I wish someone would pay me millions of dollars to give common sense advice. Reminds me of a Redskins halftime show:

George: Well Sonny, what are your thoughts on the second half? The Redskins are down 17-7 and just look dead out there.

Sonny: George, I'm going to be honest. If the Redskins can get some stops on defense, score a few touchdowns, and outscore the other team by more than 10 points in this second half, they WILL win this game.

George: And there you have it ladies and gentlemen, the great Sonny Jurgenson! Back to you in the studio.
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Old 07-28-2010, 08:05 PM   #16
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Ah, George and Sonny. Miss those guys.
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Old 07-29-2010, 12:52 AM   #17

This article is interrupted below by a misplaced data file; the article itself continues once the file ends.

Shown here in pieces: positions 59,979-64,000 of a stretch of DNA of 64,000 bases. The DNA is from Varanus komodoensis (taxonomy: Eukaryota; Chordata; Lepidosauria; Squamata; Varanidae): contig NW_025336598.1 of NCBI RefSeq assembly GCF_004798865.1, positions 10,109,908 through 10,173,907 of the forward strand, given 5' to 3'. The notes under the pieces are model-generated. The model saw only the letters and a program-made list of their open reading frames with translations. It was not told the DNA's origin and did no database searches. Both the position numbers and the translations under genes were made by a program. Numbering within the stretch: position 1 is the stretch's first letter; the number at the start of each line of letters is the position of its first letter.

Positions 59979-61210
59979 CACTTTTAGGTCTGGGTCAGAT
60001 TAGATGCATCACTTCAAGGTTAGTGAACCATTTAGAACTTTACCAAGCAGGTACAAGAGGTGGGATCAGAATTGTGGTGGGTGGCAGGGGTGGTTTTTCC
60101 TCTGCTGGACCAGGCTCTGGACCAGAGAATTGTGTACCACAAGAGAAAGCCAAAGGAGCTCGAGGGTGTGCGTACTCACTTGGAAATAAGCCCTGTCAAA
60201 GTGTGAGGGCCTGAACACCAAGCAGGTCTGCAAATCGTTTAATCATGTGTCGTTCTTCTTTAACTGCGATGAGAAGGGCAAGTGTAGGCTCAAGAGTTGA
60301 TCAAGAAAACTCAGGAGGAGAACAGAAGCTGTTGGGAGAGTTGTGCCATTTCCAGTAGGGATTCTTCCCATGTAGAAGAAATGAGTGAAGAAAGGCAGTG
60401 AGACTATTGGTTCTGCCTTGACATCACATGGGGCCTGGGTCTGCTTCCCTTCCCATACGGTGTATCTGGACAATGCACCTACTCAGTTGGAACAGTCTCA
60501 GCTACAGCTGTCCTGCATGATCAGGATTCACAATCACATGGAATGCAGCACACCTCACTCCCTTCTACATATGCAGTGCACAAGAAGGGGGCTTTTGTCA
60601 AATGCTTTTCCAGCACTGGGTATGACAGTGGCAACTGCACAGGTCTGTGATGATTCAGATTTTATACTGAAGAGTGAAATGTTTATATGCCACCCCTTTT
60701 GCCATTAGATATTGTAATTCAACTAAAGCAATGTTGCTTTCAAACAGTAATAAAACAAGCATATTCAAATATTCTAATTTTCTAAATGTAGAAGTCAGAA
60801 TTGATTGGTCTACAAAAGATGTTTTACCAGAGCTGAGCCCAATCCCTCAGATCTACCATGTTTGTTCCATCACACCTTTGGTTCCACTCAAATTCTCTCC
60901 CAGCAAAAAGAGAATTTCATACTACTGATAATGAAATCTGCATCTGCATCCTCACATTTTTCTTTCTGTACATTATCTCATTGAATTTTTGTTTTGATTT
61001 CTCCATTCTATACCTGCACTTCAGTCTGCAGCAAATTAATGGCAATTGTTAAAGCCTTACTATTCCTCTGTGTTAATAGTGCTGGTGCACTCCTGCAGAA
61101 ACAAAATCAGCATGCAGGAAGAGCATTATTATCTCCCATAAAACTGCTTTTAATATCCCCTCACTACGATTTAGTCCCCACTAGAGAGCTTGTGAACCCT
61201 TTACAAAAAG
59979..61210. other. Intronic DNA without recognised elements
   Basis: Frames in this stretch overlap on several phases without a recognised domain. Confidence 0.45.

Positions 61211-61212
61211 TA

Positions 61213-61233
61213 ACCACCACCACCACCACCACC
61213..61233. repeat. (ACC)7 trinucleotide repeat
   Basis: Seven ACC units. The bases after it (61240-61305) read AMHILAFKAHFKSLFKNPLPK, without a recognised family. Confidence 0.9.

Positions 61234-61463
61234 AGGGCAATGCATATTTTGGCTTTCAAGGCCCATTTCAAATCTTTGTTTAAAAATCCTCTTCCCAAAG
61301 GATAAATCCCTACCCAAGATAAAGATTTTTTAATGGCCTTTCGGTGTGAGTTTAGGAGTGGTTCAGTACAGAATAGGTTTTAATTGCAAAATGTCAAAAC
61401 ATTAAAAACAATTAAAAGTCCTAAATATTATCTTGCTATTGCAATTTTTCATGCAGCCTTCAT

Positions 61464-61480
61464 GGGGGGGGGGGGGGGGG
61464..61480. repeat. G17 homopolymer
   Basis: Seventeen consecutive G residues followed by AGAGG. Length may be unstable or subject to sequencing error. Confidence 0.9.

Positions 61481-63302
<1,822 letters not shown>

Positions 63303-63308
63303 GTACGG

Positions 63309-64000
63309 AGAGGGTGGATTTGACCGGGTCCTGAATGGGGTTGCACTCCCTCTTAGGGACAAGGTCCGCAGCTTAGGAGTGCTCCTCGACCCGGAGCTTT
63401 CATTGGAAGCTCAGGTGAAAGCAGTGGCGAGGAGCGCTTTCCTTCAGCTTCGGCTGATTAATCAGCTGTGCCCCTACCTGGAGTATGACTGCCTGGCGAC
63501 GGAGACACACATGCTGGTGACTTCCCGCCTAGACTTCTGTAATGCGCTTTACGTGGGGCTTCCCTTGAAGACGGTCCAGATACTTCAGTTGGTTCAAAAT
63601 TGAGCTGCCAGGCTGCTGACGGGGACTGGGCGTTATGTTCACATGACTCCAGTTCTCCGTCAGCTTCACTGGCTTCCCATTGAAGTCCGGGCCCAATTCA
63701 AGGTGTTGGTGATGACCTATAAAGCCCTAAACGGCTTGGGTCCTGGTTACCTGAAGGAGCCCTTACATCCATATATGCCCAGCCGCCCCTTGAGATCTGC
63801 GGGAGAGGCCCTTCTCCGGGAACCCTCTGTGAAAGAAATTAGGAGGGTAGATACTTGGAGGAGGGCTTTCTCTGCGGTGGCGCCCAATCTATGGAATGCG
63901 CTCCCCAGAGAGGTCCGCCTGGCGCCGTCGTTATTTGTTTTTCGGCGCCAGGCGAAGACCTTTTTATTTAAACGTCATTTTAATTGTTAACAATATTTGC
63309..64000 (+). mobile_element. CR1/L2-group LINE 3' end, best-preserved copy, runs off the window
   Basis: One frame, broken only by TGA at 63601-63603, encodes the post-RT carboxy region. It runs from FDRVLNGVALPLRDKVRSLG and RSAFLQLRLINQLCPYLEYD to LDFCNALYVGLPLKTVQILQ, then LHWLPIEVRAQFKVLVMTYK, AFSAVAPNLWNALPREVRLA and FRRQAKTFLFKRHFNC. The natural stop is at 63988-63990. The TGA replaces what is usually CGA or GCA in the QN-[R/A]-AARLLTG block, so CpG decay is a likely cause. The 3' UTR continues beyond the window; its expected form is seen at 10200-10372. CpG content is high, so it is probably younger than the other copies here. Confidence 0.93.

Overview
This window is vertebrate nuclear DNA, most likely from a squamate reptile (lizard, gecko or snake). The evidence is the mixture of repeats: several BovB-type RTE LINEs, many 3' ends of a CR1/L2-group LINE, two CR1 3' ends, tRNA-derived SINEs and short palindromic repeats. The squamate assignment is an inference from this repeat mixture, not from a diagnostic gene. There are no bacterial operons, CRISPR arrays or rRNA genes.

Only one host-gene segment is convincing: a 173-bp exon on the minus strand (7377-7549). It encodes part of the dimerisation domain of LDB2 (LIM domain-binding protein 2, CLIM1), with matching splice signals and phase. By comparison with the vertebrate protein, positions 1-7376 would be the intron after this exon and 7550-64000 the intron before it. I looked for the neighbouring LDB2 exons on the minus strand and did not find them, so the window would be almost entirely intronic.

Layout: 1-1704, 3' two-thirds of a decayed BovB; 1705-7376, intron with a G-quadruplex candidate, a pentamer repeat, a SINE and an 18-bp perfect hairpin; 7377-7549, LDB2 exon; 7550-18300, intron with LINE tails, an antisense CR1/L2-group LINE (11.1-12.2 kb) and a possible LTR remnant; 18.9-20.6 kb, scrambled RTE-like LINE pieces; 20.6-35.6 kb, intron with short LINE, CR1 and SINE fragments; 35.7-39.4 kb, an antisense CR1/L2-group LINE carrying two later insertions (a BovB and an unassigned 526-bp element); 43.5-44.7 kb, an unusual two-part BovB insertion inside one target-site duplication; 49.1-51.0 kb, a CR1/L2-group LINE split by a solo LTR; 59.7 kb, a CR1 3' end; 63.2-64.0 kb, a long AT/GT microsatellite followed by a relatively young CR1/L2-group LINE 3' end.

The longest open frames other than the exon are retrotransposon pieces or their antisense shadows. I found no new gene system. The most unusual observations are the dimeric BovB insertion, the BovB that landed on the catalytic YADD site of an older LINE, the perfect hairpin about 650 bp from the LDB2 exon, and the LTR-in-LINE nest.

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It makes sense she would rather err on the side of being conservative. If the people she advised to retire ran out of money, she would be partially to blame. If they die with a million dollars, no one will be complaining. What's she got to lose?
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Old 07-29-2010, 01:02 AM   #18
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It makes sense she would rather err on the side of being conservative. If the people she advised to retire ran out of money, she would be partially to blame. If they die with a million dollars, no one will be complaining. What's she got to lose?
Wouldn't her and Dave Ramsey also be to blame when their buy-term-invest-the-difference strategy doesn't work out too? Just asking.
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Old 07-29-2010, 12:44 PM   #19